The 100 Club will be hosting a community picnic on Friday 3rd June at 2 pm to celebrate the Queen’s Platinum Jubilee in the orchard next to St Mary’s Church. Light refreshments will be available and everyone in the village is invited to bring along a picnic, a blanket and whatever else you need to celebrate this unique occasion!
Volunteers are needed now to help with planning and to prepare for the big day. If you are able to help in any way at all or have ideas for the celebration please leave a message or call Ellen 07305 955295, Sue 07434 882845 or David 01562 68638. Watch this space for more news!!
On Saturday 23rd April we played host to a Daddy’s Hat concert; many thanks to Sally for organising and all who helped or took part. It was the fullest the church has been since lockdown. We look forward to welcoming them back to Glazeley Church in May
The churchyard has received attention from the Caring for God’s Acre Team as well as our own volunteers. All is looking very smart and flower beds are ready and waiting for planting up. Particular thanks to Diane for painting the memorial bench to Sidney Fry, which looks stunning!
On Easter Sunday, Archbishop Justin Welby claimed that there were “serious ethical questions” about the Government initiative to send single migrants to Rwanda for their asylum cases to be processed. In turn, government supporters defended the policy. For what it is worth, this seems to me to be all part and parcel of ethical and political debate that is the hall-mark of a free country; there are some places where this could not possibly happen. Whilst I share the Archbishop’s reservations about this particular policy, I can understand arguments that we need to take action to stop the people traffickers and the deaths that happen as a result. Indeed, many who defended the policy made this point. But what struck me was the response of one MP, Ben Bradley, at least as his words were quoted in a national newspaper.
“I think we separated the Church from the state a long time ago, so commenting on government policy is not Justin Welby’s job. He’s usually way out of tune with public opinion and he undermines the role of the church when he comes out with daft statements like this. This will prove to be a very popular policy with the British public”.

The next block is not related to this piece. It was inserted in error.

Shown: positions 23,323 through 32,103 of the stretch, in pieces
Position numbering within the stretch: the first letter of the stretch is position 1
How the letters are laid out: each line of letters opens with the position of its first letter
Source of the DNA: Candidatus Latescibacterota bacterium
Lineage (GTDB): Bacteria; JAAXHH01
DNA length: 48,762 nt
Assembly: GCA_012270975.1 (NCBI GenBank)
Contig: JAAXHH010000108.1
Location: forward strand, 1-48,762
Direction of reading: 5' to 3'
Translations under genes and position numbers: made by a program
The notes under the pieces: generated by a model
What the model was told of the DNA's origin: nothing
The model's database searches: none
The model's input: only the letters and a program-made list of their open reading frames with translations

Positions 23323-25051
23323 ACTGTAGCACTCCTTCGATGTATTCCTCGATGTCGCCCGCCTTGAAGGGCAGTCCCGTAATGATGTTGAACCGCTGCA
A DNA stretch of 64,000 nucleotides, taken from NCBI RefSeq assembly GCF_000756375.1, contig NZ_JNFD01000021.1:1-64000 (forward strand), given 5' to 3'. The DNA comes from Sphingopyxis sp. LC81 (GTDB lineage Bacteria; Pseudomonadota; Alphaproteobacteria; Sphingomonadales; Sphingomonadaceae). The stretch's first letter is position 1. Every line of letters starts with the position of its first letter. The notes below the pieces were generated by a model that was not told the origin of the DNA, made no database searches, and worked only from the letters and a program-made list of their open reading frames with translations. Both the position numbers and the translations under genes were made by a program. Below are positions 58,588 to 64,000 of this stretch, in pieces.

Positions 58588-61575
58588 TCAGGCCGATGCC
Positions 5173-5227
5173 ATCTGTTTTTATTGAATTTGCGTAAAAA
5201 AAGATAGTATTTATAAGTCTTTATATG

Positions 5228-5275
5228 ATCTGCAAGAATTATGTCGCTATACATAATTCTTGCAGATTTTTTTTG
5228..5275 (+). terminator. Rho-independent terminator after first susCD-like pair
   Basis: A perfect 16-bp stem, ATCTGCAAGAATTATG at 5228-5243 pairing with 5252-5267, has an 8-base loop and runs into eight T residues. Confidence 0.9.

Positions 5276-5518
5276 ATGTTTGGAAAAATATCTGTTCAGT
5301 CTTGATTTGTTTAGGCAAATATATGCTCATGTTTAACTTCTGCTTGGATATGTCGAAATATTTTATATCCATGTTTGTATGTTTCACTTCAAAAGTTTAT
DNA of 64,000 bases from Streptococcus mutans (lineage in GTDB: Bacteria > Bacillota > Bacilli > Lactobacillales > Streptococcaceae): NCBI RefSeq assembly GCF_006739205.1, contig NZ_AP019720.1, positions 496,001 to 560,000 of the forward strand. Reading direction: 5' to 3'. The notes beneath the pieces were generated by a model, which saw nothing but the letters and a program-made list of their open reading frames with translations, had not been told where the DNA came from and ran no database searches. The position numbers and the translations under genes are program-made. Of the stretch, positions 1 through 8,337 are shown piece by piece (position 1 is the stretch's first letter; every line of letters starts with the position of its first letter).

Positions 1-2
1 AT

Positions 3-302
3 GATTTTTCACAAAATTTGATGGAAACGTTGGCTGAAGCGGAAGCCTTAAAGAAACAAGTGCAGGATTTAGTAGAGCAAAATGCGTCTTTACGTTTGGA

Leaving aside the sub-text that politics should only be left to professional politicians, Mr Bradley seems to be of the view that the church should do only what is popular. Perhaps he needs to reread the account of the crucifixion, where Pontius Pilate, the professional politician in charge of Jesus, knew what he should do with an innocent man, but instead followed the wishes of the crowd, released a murderer and executed Jesus. Which of course, was very popular, for a while.
This is inspired by a reflection by the Rev Malcolm Guite, published recently in the Church Times.
The blossom is starting to appear both on hedges and trees. In my garden I have a damson tree, which is now white; fortunately it has so far escaped the April frosts. Once it has gone, it will be followed by the pinks and whites of the apple and pear tree blossoms. We live in a region of renowned for fruit growing; Longmore House in Billingsley takes its name from a pear tree orchard, in the 19th century, Highley was noted for its cider orchards and the countryside around Bewdley has numerous cherry and plum orchards. All of this makes for a colourful spring. There is something quite uplifting about early spring; how trees that have been cold and apparently lifeless over the winter come back to life, promising renewed life and raising our own spirits as we anticipate the finer weather to come. I paraphrase the words of the Rev Guite; “as I thought of new life coming from the old blossom trees, I pondered again how at Easter 2000 years ago, life sprang from a tree cut into a cross, on a hill overlooking Jerusalem”.
Palm Sunday, 10th April, 6pm; Don’t forget the Donkey…
At Billingsley Church this Palm Sunday we celebrate the contribution of Donkeys, both in the story of Palm Sunday but also today, helped by colleagues from the Severn Valley Rescue Centre( www.Severnvalleyrescue.org) who (weather permitting) will be bringing some of their donkeys to church. All are welcome to meet our four-legged guests, learn more about them and the work they do in helping children who suffer with anxiety and autism who are not at school ( www.proudtobeeme.co.uk ). There will be suitable donkey-themed music and hymns with refreshments afterwards.